Are Himalayan Salt Lamps Healthy Or A Hoax?
Made from large rock crystals of salt mined in Pakistan and India, Himalayan salt lamps range from pink to orange in color but can also be brown or off-white. They provide a soothing light when carved out and a candle or light bulb is placed within. This light is sometimes credited with offering up a variety of health benefits, such as eliminating the output of electronic devices, called electro-smog, as well as offering up positive energy via negative ions; these ions are purported to help reduce indoor pollution, bring oxygen to the brain, and boost the immune system.
As great as this all sounds, there is no scientific evidence to support any of these claims. While negative ions are naturally produced by ocean waves and waterfalls, which tend to have a soothing effect on our mood, and positive ions (produced by electronic devices) seem to cause agitation and anxiety, there is no proof that Himalayan salt lamps produce negative ions or improve your health.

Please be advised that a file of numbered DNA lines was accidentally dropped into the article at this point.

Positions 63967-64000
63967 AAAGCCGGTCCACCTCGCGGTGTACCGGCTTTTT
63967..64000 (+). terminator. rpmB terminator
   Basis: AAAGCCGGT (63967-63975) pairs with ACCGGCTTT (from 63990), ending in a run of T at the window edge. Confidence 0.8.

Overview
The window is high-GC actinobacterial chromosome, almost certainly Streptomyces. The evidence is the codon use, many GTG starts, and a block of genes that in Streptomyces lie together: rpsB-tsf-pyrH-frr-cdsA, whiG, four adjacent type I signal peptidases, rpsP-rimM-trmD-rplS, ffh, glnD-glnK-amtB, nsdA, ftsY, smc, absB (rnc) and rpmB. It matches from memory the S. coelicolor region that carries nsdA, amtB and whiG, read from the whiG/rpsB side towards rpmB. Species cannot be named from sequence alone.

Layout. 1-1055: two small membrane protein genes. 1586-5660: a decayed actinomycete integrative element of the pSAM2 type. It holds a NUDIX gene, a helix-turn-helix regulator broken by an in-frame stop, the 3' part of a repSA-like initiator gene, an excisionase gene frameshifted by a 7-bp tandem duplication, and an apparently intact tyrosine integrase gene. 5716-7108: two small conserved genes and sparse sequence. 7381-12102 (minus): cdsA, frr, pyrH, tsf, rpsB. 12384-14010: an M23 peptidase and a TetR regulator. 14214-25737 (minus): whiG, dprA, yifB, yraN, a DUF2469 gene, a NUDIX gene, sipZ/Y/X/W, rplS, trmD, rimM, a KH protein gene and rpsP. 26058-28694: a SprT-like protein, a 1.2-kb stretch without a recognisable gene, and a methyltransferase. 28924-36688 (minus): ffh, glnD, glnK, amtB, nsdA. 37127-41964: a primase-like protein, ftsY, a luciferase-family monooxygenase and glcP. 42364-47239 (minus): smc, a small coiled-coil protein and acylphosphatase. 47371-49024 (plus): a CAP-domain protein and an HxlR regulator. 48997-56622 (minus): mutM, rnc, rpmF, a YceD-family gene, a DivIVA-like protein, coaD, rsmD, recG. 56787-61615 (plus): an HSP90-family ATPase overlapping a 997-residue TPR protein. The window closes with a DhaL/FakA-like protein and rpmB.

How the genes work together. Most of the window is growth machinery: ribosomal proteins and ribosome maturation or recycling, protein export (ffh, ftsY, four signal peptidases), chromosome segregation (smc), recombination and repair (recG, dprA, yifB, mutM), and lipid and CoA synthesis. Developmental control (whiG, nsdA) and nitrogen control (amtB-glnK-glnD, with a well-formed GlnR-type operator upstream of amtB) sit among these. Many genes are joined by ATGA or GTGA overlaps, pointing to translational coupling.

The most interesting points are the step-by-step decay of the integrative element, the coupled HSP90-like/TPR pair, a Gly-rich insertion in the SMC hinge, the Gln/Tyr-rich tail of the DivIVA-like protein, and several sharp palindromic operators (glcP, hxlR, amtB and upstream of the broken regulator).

It should be noted that a few small studies have indicated that negative ionization can, in specific circumstances, be beneficial to health: high-density ionization can be a useful alternative to bright light therapy for people with seasonal affective disorder (SAD).
If you want to reduce electro-smog, a better option than a Himalayan salt lamp is to keep your electronic devices away from where you sleep. If you use your device as an alarm, put it on “airplane mode” to decrease electromagnetic output as you sleep. Another concern with our increasing use of devices is the light exposure leading up to bedtime. This late exposure can shorten REM cycles and lower levels of melatonin. Aim to limit the use of these devices one to two hours prior to sleep, and use a blue light filter as often as possible at night by adding one to your screen or wearing blue-blocking glasses.
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